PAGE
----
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The Comma
By Don Larson

The Comma


It seems as there is some concern over the comma that was written into this verse.  How do we know it was written in?   When we speak, there are no commas, periods, or exclamation points. We have to listen closely and we discern where a comma or a semicolon might be put in when we write down another person's words.  We add punctuation points that might be put in when we write down another person's words.  We add periods, commas, exclamation points, etc., to help us as readers when we are reading.  To me, adding the comma in the verse is irrelevant as to the meaning of the verse.

The author of this gospel was not present at the cross when Jesus made this statement.  The verse was written down from people who heard what Christ said at the cross.  So the verse was written to convey the spoken emphasis of the statement.

The verses before verse 43 give us some sense of what is to come in this verse.  As the two thieves and Jesus were on the cross, they were having a continuous dialogue (elegy Greek).  The first thief in verse 39 is attacking Jesus and His deity.  The second thief was dialoging with Jesus over a period of time.  This second thief was sincere and had a real request of Jesus even though hanging on the cross.  One criminal's attitude produced blasphemy, ending in the statement, "If you are the Christ save Yourself and us."  The other criminal gave a rebuke of the first criminal's wrong attitude and ended up with a statement to Jesus, "Lord remember me when You come in glory and power." This is the correct reading of verse 40, not, "..when You come into Your kingdom."  The Greek en makes the verse read, "..when You come in Your kingdom."  The second thief's request was to be remembered not on that day but at the time when Jesus returns to power and glory.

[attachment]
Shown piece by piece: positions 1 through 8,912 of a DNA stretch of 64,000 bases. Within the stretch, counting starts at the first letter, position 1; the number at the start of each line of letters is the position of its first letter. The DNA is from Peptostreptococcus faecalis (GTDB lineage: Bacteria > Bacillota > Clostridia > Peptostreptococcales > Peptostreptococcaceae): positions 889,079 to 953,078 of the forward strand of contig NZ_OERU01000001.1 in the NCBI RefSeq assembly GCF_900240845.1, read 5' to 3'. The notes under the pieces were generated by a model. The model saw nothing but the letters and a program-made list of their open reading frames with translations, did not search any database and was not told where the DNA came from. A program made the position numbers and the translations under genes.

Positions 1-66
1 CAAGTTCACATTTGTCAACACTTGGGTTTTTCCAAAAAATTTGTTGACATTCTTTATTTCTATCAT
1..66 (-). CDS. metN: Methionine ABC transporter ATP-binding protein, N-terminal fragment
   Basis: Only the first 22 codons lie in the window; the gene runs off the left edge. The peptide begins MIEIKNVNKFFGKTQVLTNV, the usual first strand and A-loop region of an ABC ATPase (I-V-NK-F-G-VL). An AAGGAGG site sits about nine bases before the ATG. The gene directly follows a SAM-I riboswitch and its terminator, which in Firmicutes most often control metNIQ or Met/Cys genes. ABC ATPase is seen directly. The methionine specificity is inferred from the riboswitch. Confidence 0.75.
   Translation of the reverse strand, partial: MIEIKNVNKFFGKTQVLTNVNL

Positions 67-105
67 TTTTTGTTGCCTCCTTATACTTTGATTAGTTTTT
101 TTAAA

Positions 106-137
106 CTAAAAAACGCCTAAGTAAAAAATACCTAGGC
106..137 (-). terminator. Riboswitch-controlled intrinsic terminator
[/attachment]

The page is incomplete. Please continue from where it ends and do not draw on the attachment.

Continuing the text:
When Jesus replies in verse 43, He starts with "amen", which announces that a Truth is about to be revealed.  Putting today at the start of the next phrase is telling us that this is the truth that Jesus has promised.  In effect, Jesus is saying, "It is not a case of remembering you, the second thief.  You don't have to wait for a future time! You will be with Me, as of today."

The same term for Paradise is used in other parts of the Bible.  The same term is the Garden of Eden; Gen 2:15 and 3:23.  The term is used for the third heaven; 2 Corinth. 12:2-4. Also, the term is used for God's Kingdom; Rev 2:7.  Is Paradise a place where righteous people go after they die and before they await their resurrection?

The thief on the cross recognized that the Man dying next to him was the Messiah and repented.  Jesus heard the cry of the thief and even in dying, proclaimed that he would be remembered when Jesus returns in power and glory.  Jesus, in essence said, "Your request was as good as done now." Jesus assured the repentant thief the truth that even on that very day; he would be counted among the righteous in Paradise.

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